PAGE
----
The New Jersey “Exit Tax”, which became law in 2007, requires the real estate seller to file a GIT/REP form
(Gross Income Tax form) in order to record a Deed for the transfer of his property.
When a non-resident sells property, New Jersey will withhold this income tax in the amount of either 8.97 percent of the profit or 2 percent of the total selling price, whichever is higher. Therefore, even if the property is sold at a loss, tax must be withheld to fulfill the two percent requirement.
What Can I do?
It’s important to realize that while the Exit Tax requires a substantial withholding, it doesn’t have any impact on the actual tax liability. If the seller files a NJ tax return he is refunded the difference between what was withheld and what is owed. This recovery can be very significant when one factors in the selling costs and original purchase price, both of which reduce the taxable gain.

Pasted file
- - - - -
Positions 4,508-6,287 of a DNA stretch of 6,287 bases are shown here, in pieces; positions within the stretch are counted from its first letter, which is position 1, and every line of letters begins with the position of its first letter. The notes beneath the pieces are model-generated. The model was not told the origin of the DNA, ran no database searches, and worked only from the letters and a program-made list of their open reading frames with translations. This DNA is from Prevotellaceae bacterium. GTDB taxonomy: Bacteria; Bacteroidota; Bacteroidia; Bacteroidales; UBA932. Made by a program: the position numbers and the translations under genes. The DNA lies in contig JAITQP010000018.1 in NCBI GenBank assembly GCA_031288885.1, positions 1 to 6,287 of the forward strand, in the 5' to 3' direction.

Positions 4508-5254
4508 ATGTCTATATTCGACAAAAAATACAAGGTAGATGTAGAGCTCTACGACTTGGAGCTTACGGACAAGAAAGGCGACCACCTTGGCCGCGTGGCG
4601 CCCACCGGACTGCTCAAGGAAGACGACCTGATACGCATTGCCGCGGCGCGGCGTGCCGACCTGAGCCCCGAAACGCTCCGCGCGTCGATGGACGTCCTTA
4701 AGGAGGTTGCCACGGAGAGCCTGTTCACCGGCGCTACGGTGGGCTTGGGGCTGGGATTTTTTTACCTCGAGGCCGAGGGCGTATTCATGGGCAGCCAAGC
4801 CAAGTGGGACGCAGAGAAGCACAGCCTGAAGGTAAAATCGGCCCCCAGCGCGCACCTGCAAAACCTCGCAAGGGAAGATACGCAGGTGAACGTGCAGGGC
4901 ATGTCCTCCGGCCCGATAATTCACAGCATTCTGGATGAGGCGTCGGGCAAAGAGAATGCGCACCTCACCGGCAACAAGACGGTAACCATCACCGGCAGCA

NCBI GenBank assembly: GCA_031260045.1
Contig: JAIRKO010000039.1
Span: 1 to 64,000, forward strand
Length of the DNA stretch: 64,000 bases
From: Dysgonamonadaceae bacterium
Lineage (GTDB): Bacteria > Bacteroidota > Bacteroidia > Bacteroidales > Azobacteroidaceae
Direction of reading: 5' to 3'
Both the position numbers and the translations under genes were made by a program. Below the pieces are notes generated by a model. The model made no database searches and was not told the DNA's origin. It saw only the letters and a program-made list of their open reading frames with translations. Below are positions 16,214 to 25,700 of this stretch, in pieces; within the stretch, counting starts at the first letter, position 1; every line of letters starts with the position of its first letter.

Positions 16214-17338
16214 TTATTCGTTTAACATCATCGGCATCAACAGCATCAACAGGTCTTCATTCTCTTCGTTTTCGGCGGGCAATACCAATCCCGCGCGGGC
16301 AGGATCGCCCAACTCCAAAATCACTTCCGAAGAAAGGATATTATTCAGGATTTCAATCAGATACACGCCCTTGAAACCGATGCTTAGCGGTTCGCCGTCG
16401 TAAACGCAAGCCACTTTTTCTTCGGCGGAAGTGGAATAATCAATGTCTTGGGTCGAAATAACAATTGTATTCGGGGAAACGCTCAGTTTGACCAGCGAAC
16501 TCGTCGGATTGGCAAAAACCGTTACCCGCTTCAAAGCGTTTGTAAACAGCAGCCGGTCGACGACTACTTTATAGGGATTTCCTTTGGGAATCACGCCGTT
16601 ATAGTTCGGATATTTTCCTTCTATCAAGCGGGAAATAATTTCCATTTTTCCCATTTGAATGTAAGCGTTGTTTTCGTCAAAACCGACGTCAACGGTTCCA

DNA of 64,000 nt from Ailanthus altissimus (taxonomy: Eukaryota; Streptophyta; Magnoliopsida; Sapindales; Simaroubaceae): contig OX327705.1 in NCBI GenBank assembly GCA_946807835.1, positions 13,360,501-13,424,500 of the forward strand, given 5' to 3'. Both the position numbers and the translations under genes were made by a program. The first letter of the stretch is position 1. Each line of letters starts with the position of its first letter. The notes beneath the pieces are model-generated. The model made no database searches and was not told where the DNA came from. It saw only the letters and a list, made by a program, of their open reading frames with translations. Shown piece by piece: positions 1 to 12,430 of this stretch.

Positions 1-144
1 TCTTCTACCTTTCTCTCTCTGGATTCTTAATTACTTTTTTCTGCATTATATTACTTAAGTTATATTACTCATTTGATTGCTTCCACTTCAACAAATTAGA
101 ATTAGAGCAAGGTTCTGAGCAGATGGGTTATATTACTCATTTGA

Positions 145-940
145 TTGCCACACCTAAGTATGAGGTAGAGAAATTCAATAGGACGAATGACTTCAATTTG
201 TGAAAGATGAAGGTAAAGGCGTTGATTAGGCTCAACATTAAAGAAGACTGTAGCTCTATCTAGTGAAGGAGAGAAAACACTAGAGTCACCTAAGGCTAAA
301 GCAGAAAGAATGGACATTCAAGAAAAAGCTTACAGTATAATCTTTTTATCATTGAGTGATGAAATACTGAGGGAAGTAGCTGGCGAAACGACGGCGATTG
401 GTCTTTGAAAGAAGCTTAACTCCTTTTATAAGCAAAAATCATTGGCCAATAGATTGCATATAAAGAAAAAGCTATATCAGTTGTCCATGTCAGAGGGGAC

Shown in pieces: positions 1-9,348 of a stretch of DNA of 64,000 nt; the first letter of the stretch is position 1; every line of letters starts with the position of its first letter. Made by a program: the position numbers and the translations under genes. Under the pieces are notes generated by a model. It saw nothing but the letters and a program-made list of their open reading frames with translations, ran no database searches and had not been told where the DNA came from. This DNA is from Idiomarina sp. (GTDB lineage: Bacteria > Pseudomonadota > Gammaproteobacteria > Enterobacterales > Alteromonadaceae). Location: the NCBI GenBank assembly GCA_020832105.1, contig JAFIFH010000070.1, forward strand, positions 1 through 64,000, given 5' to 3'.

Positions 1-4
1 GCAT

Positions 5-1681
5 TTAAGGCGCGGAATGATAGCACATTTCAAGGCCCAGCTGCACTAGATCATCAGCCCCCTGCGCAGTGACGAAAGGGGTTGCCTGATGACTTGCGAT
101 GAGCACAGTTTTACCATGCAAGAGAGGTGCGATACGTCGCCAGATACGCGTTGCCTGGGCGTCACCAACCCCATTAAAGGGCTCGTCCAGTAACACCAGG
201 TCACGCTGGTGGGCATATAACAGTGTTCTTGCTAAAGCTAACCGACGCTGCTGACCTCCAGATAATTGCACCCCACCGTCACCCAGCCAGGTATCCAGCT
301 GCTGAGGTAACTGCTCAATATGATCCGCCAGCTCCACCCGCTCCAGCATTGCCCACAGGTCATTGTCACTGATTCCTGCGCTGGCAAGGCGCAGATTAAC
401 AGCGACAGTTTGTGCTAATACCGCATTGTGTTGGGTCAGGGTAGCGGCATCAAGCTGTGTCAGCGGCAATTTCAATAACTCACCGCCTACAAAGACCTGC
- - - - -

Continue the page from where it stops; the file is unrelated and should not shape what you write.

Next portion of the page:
Estates Should Pay Special Attention
The recovery is often even greater in the case of real estate sold by an estate, as there is a step up in cost basis which would typically minimize a gain on the sale, often resulting in full recovery of the entire withholding. To quickly expedite the recovery of the excess withholding, it would be prudent to timely file Form NJ1040 NR (individual) or NJ1041 (estate/fiduciary).
How do I know if I am considered a “non-resident”?
So who’s considered a “resident” and who’s a “non-resident” with regard to this tax? The law defines a resident taxpayer as one of the following:
- An individual who is and intends to continue to maintain a permanent place of abode (home, residence) in New Jersey on/after the day of transfer
- An estate established under the laws of New Jersey
- A trust established under the laws of New Jersey
A nonresident is simply defined as “any taxpayer that does not meet the definition of resident taxpayer.”